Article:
The impossible balancing act of the working mom

When I was little, my brother and I would get into these epic battles over the TV remote. I wanted to watch KTV and he was adamant on staying tuned for the entire 5 day cricket match. I actually managed to get the remote from him once, but even then he just stood by the television set, switching back to his channel. I got so angry that I chucked the remote at his head and, since my aim was and still is exceptionally poor, I missed by about a meter and it smashed against the wall.

When I inevitably lost the fight, I would phone my mother at her office. Keep in mind that this was before cell phones so I would first have reached her secretary and politely asked to speak to my mom. Then, as soon as she’d answer, I would wail about how my brother was taunting me and how I couldn’t even watch one show and please please please could she help me.

Now that I’m a mom myself, I can only imagine being on the other side of this phone call. There I am, busy concentrating on an important pitch for a client, deadline looming, and the next second my infant is bellowing into my ear about wanting to watch cartoons.

When I recanted this story to my mom the other day she just laughed, shrugged and said, “Yeah, that’s part of being a working mom.”

Before I had my baby, I wasn’t sure how I was going to feel about going back to work once she was born. I’d heard many stories about driven career women simply giving up everything to be with their children. I honestly thought I would be one of them. Then baby girl was born and I realised that I had an intense desire to get back to the office. I needed to spend a few hours each day challenging myself with stimulating work. Motherhood is incredibly special but it can also become mundane and lonely.

Once I came to this realisation, I found that I was suddenly more motivated and ambitious than I had been in years. Before I fell pregnant I was always on the fence about commiting to certain goals, unsure how my life would change once I became a mother. Now I find myself chasing a clear career path.

So, adamant to make it work and do it all, I spent the last few months pushing as hard as I could. I get up at 6:30 to shower, dress, tidy the house and feed my baby before my nanny arrives. Then I drive to the office where I work at maximum capacity before speeding back for baby’s 11am feed – yes, she is still 100% refusing the bottle. Then I rush to the shops to buy groceries and baby supplies, grab an on-the-go lunch and speed back to my desk to chase a few more deadlines. At 14:30 it’s back home for her afternoon feed, then I catch up on some last emails and get something in the oven for dinner before my nanny leaves at 15:30. And then it’s time to concentrate on my baby girl. By the time she goes down for the night at 19:00 (if I’m lucky), I am dead on my feet.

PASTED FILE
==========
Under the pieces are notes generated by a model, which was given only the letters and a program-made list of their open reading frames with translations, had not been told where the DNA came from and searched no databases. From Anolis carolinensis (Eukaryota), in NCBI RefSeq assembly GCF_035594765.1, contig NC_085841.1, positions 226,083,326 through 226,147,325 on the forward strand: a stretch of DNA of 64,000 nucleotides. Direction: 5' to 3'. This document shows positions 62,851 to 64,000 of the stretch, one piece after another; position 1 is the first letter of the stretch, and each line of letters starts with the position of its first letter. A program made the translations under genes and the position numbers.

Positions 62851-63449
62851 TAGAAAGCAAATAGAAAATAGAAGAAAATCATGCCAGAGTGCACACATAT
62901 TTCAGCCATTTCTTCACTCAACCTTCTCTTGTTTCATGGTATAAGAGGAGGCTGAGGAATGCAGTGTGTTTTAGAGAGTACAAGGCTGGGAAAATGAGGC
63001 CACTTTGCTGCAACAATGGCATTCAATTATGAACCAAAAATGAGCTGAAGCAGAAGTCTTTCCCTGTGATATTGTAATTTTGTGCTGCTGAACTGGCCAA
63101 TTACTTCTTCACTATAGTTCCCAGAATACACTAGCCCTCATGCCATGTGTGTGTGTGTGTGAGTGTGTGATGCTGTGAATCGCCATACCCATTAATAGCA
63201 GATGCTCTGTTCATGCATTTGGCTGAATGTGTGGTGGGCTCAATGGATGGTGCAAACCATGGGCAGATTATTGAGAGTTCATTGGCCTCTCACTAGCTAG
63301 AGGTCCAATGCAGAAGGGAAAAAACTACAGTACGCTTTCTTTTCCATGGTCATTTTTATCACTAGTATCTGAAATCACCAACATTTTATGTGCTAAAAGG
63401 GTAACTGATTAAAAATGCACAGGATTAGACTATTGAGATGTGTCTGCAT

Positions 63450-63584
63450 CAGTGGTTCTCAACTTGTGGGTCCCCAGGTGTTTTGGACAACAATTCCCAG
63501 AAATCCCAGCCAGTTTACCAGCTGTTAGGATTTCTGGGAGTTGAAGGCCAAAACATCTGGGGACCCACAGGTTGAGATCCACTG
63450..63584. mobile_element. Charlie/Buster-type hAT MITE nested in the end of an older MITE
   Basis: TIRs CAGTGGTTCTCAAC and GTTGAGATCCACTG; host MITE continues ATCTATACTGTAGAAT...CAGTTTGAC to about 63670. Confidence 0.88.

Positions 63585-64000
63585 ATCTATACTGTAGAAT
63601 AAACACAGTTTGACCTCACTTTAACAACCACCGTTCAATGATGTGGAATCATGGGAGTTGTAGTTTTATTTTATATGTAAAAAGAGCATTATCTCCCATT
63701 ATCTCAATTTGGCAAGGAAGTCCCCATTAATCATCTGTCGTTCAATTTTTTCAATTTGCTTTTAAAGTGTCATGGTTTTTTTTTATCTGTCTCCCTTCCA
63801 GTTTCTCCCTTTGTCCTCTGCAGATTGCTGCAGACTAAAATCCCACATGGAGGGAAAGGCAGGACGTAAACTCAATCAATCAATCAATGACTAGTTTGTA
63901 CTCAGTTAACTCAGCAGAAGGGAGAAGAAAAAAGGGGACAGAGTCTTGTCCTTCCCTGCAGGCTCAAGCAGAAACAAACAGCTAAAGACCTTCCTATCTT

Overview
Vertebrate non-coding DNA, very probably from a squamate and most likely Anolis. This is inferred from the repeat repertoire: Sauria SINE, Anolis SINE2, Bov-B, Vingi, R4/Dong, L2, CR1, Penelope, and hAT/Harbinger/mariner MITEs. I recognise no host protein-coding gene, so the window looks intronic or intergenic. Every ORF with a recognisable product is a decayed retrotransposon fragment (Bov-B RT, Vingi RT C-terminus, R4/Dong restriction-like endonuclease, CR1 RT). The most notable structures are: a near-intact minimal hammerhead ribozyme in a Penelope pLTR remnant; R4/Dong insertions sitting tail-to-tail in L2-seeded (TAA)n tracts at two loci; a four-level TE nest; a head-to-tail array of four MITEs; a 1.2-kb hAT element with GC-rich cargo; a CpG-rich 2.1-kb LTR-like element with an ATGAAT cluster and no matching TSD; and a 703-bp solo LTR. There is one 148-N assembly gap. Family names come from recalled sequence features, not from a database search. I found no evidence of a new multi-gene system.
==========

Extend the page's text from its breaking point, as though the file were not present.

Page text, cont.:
Of course this pace couldn’t last. I had become fixated on “owning it” as a working mom; being the ultimate boss-babe-meets-super-mom that managed to do it all. And suddenly the weight of it started to create so much anxiety that I became worried about tipping into postpartum depression.

Slow down.

Breathe.

Okay, let’s try this again.

I don’t think there will ever be something like the perfect work-life balance. Nothing is perfect when it comes to motherhood. What I do know is that while I might not sit at a desk from 9-5, I am pretty sure that with enough coffee and about 4 hours sleep, I can get more work done in a morning than I would have in a week. Tasks that would normally cripple me with anxiety now get tackled head on, because nothing puts shit into context like birthing life.

I also know is that I need to cut myself a whole lot of slack in both arenas. Some days an email will have to wait. Some days my baby will have to play by herself for a bit while I take a call.

So yeah, most days I feel like I am compromising on being a mom and an employee. But fuckit, do I feel proud of myself for tackling this life head on. That’s the kind of mom I want to be. You see baby girl, everything seems impossible until it’s done.

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